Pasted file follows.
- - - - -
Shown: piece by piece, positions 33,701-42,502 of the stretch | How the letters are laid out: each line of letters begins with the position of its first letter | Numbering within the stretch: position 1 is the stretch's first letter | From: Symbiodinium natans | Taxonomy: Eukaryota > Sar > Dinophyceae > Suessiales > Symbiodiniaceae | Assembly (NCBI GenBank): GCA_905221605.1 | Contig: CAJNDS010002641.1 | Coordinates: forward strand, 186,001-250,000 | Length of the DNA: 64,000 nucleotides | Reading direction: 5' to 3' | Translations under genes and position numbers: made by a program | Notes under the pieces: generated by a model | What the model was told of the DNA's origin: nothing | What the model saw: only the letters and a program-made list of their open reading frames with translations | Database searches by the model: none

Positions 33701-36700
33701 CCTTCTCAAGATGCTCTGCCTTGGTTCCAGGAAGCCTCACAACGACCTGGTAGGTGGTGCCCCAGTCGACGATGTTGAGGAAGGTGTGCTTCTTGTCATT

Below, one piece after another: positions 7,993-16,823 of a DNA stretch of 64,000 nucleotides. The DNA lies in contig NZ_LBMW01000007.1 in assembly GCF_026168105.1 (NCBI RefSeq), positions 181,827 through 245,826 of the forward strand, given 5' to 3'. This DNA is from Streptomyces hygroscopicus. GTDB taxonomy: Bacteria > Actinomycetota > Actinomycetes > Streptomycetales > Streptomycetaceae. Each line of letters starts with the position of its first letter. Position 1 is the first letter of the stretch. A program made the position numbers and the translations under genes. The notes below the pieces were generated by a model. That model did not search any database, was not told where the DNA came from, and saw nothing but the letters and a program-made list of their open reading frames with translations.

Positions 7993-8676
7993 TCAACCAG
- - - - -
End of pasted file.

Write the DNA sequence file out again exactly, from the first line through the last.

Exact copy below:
Shown: piece by piece, positions 33,701-42,502 of the stretch | How the letters are laid out: each line of letters begins with the position of its first letter | Numbering within the stretch: position 1 is the stretch's first letter | From: Symbiodinium natans | Taxonomy: Eukaryota > Sar > Dinophyceae > Suessiales > Symbiodiniaceae | Assembly (NCBI GenBank): GCA_905221605.1 | Contig: CAJNDS010002641.1 | Coordinates: forward strand, 186,001-250,000 | Length of the DNA: 64,000 nucleotides | Reading direction: 5' to 3' | Translations under genes and position numbers: made by a program | Notes under the pieces: generated by a model | What the model was told of the DNA's origin: nothing | What the model saw: only the letters and a program-made list of their open reading frames with translations | Database searches by the model: none

Positions 33701-36700
33701 CCTTCTCAAGATGCTCTGCCTTGGTTCCAGGAAGCCTCACAACGACCTGGTAGGTGGTGCCCCAGTCGACGATGTTGAGGAAGGTGTGCTTCTTGTCATT

Below, one piece after another: positions 7,993-16,823 of a DNA stretch of 64,000 nucleotides. The DNA lies in contig NZ_LBMW01000007.1 in assembly GCF_026168105.1 (NCBI RefSeq), positions 181,827 through 245,826 of the forward strand, given 5' to 3'. This DNA is from Streptomyces hygroscopicus. GTDB taxonomy: Bacteria > Actinomycetota > Actinomycetes > Streptomycetales > Streptomycetaceae. Each line of letters starts with the position of its first letter. Position 1 is the first letter of the stretch. A program made the position numbers and the translations under genes. The notes below the pieces were generated by a model. That model did not search any database, was not told where the DNA came from, and saw nothing but the letters and a program-made list of their open reading frames with translations.

Positions 7993-8676
7993 TCAACCAG